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Loreena’s notes on the songs of The Book Of Secrets:
October 1995, Athens: On a trip to the Greek capital, I find that during the course of interviews with local journalists, certain themes arise again and again: people’s spiritual needs, and the time and space needed to nurture that process…One writer mentions a monastery at Mount Athos: a place of reflection but alas, for men only…
July 6, 1996, Istanbul: One of the organisers of the Istanbul Jazz Festival reminds me that a certain section of the city can be traced back to Celtic roots… In tracing the mosaic of history, I am eager to learn of the influences that come from this place.
April 1997, London: I have begun reading From The Holy Mountain by William Dalrymple. The book, which pursues traces of early Christian life in the Middle East, is the account of his journey following in the footsteps of two monks who set off for Byzantium from the monastery of Iviron on Mount Athos in 587 AD. One of those monks, John Moschos, wrote about his arduous travels in a book called The Spiritual Meadow.
Dalrymple’s book highlights striking similarities between archetypally Celtic illuminated manuscripts such as The Book Of Durrow and The Book Of Kells, and earlier Byzantine works, and suggests that these influences may have been transported via the monastic migration from east to west in the early centuries after Christ.
The Mummers’ Dance
January 1, 1985, Stratford: I have just read an account of a mumming troupe which boarded a Polish ship stranded in the harbour in St. John’s, Newfoundland, on New Year’s Eve, to entertain the sailors. According to James Frazer in his book The Golden Bough, mumming has its roots in the tree-worshipping of the peoples who inhabited great regions of a forested Europe now long gone.
Mumming usually involves a group of performers dressing up in masks (sometimes of straw) and clothes bedecked with ribbons or rags, and setting out on a procession to neighbouring homes singing songs and carrying branches of greenery. It’s primarily associated with springtime and fertility, and it has a cast of stock characters, like the Fool, which recurs in some form or another from Morris dancing to the shadow puppet plays of Turkey and Greece and even the morality plays of the Middle Ages.
September 1995, Palermo, Sicily: Friends have brought me to see one of the last of a long line of puppet-makers by the name of Cuticchio. We were treated to a delightful private performance of the story of Charlemagne in a puppet theatre across the narrow street from the puppet-maker’s workshop.
October 31, 1996, Inishmore: A friend has told me of an unusual version of Hallowe’en that takes place on the island of Inishmore, off the west coast of Ireland. As no one speaks at all, “mum” is definitely the word. Characters wander into the local pub, have a pint and sometimes a dance, but these everyday activites are made surreal by the power of their silence. Outside, the roar of the Atlantic provides a suitably dramatic backdrop.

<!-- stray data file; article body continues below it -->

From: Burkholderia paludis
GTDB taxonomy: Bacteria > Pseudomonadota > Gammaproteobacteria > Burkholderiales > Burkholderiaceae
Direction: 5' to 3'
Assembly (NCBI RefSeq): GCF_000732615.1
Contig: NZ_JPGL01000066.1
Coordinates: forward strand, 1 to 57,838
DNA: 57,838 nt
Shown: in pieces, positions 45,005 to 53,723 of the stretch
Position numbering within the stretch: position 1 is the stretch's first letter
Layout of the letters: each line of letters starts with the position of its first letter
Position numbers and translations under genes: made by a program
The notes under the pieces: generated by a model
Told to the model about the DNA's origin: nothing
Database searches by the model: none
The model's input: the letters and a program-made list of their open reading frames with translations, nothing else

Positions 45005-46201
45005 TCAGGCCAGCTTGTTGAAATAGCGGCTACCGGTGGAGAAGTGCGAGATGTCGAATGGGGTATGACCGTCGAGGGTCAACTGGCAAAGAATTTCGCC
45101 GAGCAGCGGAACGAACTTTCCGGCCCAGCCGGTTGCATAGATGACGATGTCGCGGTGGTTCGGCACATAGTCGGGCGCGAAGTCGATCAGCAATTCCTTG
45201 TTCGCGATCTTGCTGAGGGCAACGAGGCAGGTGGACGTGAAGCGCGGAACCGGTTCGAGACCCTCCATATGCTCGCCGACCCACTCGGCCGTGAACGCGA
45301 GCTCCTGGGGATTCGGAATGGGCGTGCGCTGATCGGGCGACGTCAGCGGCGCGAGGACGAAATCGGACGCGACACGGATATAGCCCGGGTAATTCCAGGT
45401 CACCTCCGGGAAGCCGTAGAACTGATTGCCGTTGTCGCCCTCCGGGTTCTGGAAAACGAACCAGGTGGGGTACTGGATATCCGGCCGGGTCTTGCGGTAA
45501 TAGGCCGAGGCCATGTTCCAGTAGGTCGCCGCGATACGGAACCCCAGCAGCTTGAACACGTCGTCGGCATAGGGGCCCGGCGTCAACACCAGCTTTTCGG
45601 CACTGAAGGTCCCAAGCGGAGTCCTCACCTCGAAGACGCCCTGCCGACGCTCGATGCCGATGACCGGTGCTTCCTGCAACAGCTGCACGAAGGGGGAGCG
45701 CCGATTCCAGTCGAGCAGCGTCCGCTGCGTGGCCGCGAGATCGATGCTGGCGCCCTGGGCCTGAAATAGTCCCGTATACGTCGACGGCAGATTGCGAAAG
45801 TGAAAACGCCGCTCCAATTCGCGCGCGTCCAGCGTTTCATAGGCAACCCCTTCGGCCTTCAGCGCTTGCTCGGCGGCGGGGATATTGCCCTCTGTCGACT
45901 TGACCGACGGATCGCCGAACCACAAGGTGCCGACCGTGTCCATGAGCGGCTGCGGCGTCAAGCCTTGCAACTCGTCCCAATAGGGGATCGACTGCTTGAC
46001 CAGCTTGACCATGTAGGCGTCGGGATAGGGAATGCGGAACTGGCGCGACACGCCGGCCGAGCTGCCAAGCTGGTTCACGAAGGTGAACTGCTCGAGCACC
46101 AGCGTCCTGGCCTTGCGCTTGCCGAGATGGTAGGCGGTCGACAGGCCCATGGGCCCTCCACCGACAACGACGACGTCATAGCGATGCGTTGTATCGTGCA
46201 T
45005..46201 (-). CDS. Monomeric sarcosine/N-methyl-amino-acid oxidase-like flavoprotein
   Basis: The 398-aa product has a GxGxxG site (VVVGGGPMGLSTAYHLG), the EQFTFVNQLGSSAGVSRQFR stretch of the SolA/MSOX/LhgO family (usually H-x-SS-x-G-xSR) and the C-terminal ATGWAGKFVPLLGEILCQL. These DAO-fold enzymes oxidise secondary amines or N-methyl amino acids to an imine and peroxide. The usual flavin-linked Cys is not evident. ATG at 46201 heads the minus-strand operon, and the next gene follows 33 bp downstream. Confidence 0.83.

December 4, 1996, Real World Studios, Wiltshire, England: I’ve incorporated the chorus of a traditional mumming song into “The Mummers’ Dance.” The lines, rich with references to spring, come from a song traditionally sung in Abingdon in Oxfordshire.
May 1, 1997, Padstow, Cornwall: As with many time-honoured events, Padstow’s May Day festivities begin the night before. It’s not surprising to find a celebration like this in one of the most historically Celtic corners of England; it begins with a ritual carol, sung a capella, rich with references to springtime and St. George. May Day morning’s rendition of the song adds a full complement of accordions and drums which accompany a procession led by the “obby oss,” a “horse” figure costumed in a large hooped skirting and an almost African-looking mask.
May 15, 1997, London: Through a series of coincidences I refer back to Idries Shah’s book The Sufis and am fascinated to read about a particular Sufi ritual associated with St. George which incorporates a hobby horse.
September 13, 1995, Tuscany: I have been reading Thomas Cahill’s book How The Irish Saved Civilization, with its lively account of Irish monks in the so-called Dark Ages. Monasteries were often founded in harsh, remote outposts like the Skellig Islands off Ireland’s west coast. Monks occupied themselves with the copying of religious, literary and philosophical texts. Surviving manuscripts tell us much about the cultural identity and even individual characters of their creators via both the books’ beautiful ornamentation, and in the margins, the scribes’ own notations of a whimsical, personal or even racy nature.
September 20, 1995, Italy: “They change their sky but not their soul who cross the ocean.” I set out for Bobbio in Emilia-Romagna, which Cahill says was the first Irish monastery to be established in Italy when renegade Irish monks were banished to the continent. H
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